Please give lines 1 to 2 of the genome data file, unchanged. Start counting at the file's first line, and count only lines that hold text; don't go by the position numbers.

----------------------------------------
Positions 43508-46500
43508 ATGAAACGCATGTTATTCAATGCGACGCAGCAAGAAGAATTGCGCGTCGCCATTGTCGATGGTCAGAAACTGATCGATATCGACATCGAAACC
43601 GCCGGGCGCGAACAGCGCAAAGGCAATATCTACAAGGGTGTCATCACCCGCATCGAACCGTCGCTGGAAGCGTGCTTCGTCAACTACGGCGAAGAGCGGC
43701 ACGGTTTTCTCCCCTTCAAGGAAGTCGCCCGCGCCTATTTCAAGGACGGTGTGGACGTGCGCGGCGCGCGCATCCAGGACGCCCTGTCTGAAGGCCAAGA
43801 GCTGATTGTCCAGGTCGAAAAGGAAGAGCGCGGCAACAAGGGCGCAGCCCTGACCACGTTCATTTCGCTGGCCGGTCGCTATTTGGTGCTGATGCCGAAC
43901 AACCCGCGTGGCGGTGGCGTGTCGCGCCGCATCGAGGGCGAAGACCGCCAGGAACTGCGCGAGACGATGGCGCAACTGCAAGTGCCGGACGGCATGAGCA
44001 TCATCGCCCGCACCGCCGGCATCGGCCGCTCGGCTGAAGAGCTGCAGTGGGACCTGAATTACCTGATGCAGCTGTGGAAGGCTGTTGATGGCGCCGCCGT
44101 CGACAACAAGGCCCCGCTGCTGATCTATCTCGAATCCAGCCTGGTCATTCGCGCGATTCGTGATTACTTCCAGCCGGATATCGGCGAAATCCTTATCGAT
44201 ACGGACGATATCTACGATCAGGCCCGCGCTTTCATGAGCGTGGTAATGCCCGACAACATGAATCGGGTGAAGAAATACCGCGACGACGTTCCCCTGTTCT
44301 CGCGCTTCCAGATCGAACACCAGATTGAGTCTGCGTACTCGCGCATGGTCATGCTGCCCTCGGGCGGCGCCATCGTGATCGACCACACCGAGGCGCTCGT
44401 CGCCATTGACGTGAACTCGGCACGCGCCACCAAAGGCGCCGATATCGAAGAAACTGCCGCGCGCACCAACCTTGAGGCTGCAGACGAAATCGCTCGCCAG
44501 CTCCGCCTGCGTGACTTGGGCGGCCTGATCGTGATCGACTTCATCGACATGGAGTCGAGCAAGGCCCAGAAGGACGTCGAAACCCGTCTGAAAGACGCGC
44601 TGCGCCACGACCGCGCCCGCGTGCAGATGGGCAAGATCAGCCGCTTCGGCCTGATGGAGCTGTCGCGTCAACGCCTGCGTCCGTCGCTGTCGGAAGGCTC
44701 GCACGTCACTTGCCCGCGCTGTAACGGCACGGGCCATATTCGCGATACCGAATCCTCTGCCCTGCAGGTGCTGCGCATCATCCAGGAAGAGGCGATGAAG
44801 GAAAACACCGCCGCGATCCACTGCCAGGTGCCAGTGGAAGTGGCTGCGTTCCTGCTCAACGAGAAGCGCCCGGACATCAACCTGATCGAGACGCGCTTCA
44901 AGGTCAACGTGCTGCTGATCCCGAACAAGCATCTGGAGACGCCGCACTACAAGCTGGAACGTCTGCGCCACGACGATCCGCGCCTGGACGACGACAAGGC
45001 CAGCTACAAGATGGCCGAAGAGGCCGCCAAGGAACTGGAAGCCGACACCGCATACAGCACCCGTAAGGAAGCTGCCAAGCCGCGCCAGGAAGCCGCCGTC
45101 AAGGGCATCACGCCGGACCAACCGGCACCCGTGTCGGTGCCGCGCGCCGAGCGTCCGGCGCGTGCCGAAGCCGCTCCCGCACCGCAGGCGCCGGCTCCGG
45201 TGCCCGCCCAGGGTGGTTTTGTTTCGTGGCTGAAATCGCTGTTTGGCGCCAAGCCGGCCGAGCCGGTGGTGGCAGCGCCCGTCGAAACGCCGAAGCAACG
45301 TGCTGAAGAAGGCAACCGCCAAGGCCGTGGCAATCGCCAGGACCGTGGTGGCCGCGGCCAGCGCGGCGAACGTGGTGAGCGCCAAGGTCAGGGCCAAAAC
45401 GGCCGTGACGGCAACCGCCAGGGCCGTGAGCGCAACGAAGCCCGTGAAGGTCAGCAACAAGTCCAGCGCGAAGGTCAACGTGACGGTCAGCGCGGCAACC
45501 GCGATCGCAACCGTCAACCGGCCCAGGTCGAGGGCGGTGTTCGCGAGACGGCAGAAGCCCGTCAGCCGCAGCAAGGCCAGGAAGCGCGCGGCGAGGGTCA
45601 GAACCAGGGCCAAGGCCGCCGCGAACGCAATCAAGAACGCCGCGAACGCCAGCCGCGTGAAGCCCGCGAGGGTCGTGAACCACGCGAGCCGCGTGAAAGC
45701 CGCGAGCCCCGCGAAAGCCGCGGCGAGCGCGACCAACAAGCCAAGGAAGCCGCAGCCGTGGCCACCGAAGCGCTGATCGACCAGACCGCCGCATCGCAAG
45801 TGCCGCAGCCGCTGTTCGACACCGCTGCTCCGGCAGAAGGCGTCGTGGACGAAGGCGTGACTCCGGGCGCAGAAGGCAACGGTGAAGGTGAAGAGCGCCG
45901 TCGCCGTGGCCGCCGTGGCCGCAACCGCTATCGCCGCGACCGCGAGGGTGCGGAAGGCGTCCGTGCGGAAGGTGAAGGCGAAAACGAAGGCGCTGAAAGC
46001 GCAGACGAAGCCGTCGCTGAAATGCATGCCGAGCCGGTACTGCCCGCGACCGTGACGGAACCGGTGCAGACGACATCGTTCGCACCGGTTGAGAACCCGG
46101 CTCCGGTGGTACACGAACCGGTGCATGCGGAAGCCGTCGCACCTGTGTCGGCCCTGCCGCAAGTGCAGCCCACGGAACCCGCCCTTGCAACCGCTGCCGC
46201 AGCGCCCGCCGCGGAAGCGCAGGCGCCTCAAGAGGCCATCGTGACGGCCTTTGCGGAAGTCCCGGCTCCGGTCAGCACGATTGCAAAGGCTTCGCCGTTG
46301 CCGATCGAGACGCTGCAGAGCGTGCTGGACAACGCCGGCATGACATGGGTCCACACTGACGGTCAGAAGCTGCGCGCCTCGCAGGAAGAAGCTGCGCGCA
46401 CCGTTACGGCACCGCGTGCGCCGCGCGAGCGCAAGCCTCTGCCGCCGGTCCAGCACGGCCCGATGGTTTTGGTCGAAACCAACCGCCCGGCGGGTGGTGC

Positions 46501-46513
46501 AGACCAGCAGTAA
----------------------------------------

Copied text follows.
Positions 43508-46500
43508 ATGAAACGCATGTTATTCAATGCGACGCAGCAAGAAGAATTGCGCGTCGCCATTGTCGATGGTCAGAAACTGATCGATATCGACATCGAAACC